Our director, John Osborne, was demanding with his actors, and he generally stayed in an upbeat mood with us, but he could be a real terror to deal with if he thought someone wasn’t being straight with him.
Our initial casting problem occurred at the first rehearsal, which took place at John’s house, where I met his charming wife, whose name, alas, I can’t recall after all these years. Anyway, the actor that John had chosen to play Miss Addy, the 50-something agent of the Janus writing team, had come to realize that she just wouldn’t have the time to devote to the rehearsals and performances of the play, so she asked to be relieved of her duties. Happily this was early enough in the rehearsal period that there was no problem, and John presumably went to his second choice.
Unhappily, his second choice, while a lovely and sweet person, just wasn’t right for the part. Mary Ann Schlegel was a little bit older than I was (the age thing was not a problem with her as Miss Addy’s age was neither mentioned nor implied in the text of the play), and she worked hard to master the role, but Miss Addy was a small part that absolutely required a larger than life personality to do her justice. It was the kind of role that with the right actor in the part could end up stealing the show. John worked hard with her, and Mary Ann in turn worked hard as well, but she just couldn’t pull off the larger than life aspect of the part, but because it was clear that she was working hard and diligently learning her lines, John was extremely patient with her. In the end, she did a fine job, but Miss Addy could have used a little scene chewing, and Mary Ann just wasn’t a chewer.
Then there was the actor whom I’ll call Mr. Harper #1. Mr. Harper was the other small but vital role; he was an Internal Revenue Agent who provides the additional plot complications in Act II. Mr. Harper #1 was a middle-aged veteran of LCTI, balding and a right jolly old soul. He was a veritable encyclopedia of LCTI lore and had opinions on everything, which he didn’t mind sharing. And he couldn’t or wouldn’t learn his lines. It was halfway through the rehearsal period, and he still needed to use his script constantly. What’s more, he was totally blasé about it. He claimed that this was normal and he’d know his lines by opening night.
It’s possible that John might have put up with Mr. Harper #1 if he had been a bit contrite about his failure to learn his lines, I don’t know. But his was a small part, he was only in two relatively brief scenes, and by this time the rest of us were well on our way to mastering our much larger parts. Finally John couldn’t take it any more: he fired Mr. Harper #1.
This required, I believe, making a case before the board, which he did. I’m not sure how he selected #1’s replacement because I’m almost certain that Chet Rittle had not been at the auditions, but at our next rehearsal there he was. Chet was another veteran of LCTI, and he turned out to be a splendid addition to the cast and a quick study. That he was an accountant in real life may or may not have helped him bring verisimilitude to the role of an IRS agent.
Meanwhile, back at my high school I was adjusting to real life. As excited as I was to be in the play, there was a natural tendency on my part to want to talk about it. The first time I did so, however, Mary Lou Bliss cut me down to size. “I guess this is all we’re gonna be hearing about from now on until we’re all sick to death of it,” she sighed.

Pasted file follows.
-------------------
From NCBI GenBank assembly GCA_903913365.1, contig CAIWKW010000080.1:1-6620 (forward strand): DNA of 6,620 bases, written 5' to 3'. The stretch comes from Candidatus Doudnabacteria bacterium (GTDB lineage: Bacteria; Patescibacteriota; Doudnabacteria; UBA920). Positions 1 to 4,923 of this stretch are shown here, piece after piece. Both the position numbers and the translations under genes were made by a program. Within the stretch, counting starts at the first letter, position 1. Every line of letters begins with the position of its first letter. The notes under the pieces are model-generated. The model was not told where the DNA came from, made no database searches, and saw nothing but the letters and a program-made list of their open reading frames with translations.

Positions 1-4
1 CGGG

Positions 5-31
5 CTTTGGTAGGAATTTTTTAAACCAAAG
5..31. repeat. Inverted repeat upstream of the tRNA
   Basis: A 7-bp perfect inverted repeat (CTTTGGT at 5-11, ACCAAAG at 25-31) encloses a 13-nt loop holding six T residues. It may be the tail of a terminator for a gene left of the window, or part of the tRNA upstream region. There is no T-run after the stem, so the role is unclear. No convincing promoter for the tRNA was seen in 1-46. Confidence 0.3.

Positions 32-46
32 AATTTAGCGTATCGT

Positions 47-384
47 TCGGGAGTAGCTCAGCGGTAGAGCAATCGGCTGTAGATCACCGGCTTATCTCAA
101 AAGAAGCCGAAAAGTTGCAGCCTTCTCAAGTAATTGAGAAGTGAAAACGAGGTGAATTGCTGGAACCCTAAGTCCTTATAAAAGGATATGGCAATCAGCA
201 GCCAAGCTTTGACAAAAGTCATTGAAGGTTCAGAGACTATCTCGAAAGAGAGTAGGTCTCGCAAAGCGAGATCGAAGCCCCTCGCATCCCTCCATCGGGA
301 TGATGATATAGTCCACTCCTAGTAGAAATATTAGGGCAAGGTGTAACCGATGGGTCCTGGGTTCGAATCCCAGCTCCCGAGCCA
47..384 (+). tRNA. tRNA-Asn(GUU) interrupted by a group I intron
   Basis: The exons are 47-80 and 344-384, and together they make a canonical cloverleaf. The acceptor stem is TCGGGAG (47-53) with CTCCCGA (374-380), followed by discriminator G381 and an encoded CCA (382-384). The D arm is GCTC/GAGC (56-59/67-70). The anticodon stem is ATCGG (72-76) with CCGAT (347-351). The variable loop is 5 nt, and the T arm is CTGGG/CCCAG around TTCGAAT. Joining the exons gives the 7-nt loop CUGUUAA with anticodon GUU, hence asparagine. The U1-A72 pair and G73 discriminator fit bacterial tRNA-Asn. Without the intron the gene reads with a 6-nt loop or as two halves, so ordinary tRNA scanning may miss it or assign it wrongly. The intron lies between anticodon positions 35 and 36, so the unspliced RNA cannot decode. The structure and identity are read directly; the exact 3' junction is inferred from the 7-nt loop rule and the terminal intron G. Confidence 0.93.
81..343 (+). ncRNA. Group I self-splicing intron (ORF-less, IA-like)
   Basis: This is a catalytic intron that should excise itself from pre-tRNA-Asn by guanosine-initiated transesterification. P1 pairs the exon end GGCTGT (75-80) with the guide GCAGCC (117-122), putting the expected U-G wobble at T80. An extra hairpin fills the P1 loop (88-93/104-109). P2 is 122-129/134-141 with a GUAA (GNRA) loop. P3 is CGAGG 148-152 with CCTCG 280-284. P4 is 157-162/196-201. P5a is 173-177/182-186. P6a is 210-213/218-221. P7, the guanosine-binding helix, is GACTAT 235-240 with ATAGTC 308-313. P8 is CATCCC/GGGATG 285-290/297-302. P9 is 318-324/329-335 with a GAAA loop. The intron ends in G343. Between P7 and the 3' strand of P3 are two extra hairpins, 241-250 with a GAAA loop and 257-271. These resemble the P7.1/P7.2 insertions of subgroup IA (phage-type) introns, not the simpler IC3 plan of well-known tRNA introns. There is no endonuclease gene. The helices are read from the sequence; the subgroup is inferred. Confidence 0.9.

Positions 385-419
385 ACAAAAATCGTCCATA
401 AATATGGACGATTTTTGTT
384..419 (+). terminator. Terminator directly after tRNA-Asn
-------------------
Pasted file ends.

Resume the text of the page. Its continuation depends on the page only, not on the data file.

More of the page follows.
I realized she had a point, so I vowed to never mention the most exciting thing that had happened to me since, oh, ever, to any of my classmates until tickets went on sale. My thinking was that if I had tickets in hand, that would give me a reasonable excuse to bring it up.
Alas, Mary Jane Beam was in charge of tickets. She was also in the process of getting married, and her wedding planning apparently took precedence because tickets for the production weren’t available until after my graduation. Which meant that not only didn’t I have ready access to my classmates to attempt to sell them tickets, but because of my vow of silence, only a very few of them even knew I was in the play.
This is probably as good a place as any to mention a little bit about the play itself. Despite the fact that I thought LCTI shouldn’t produce it because its modern attitude to sex might conflict with local mores, I grew to love the play more and more as we worked on it.
Janus was the only play of Carolyn Green to be produced on Broadway; it opened on November 24, 1955, and ran for 251 performances, making back its investment and a modest profit. Its original cast featured Margaret Sullavan as Jessica, Claude Dauphin as Denny, Mary Finney as Miss Addy, Robert Preston as Gil, and Robert Emhardt as Mr. Harper.
This was Robert Preston in his pre-Music Man days, so he was only a moderate star at this point, and I’m sure you’ll recognize character actor Robert Emhardt from the photo. Both Margaret Sullavan and Claude Dauphin had enjoyed some success in motion pictures, and they were probably the marquee names in the production.
I would love to be able to see that production, but that was long before Broadway began recording its productions for posterity and placing them in the library at Lincoln Center, which didn’t exist yet.